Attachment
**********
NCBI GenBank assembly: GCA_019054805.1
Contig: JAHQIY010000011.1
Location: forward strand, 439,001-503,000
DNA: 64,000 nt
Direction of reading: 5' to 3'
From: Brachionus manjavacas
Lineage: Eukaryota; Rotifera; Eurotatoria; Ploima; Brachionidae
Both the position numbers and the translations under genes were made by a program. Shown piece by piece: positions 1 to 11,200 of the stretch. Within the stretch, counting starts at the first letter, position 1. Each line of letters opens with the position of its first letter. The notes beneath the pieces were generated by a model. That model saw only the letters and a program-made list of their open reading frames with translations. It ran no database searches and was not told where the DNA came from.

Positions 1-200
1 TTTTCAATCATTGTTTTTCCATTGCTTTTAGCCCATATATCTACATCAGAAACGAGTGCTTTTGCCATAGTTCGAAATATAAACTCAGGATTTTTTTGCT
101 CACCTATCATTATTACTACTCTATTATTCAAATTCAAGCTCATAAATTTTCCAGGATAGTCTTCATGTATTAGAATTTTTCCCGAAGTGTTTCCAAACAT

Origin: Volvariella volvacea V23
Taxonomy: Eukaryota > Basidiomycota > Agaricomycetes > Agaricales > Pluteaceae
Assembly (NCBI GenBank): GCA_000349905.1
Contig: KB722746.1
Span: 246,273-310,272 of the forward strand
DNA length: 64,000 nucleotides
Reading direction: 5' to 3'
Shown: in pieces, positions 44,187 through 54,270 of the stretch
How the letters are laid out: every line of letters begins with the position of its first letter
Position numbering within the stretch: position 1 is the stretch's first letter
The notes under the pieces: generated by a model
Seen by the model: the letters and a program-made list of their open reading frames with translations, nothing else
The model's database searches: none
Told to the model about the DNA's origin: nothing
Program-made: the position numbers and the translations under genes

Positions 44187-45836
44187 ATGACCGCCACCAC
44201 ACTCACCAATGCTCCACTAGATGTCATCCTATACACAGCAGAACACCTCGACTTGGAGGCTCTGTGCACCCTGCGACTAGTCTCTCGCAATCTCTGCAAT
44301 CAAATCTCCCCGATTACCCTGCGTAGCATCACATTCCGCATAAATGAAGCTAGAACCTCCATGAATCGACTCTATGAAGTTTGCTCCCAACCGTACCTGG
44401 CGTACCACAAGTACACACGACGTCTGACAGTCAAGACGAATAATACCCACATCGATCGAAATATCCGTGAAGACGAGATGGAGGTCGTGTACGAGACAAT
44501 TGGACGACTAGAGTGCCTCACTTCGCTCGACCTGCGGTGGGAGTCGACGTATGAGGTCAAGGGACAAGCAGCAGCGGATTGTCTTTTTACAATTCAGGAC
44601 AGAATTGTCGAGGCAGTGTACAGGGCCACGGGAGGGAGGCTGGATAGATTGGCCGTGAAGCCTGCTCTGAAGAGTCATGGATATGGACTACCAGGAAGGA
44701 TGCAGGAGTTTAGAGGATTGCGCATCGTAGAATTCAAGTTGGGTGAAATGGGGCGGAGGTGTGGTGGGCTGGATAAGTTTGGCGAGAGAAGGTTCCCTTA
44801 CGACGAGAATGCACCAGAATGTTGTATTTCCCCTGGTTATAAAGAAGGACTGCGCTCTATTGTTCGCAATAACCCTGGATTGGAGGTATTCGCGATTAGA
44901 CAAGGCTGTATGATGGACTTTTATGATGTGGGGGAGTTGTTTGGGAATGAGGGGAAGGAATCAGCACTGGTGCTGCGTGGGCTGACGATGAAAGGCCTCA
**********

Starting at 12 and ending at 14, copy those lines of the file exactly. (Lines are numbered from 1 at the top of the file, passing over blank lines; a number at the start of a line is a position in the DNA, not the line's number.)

Origin: Volvariella volvacea V23
Taxonomy: Eukaryota > Basidiomycota > Agaricomycetes > Agaricales > Pluteaceae
Assembly (NCBI GenBank): GCA_000349905.1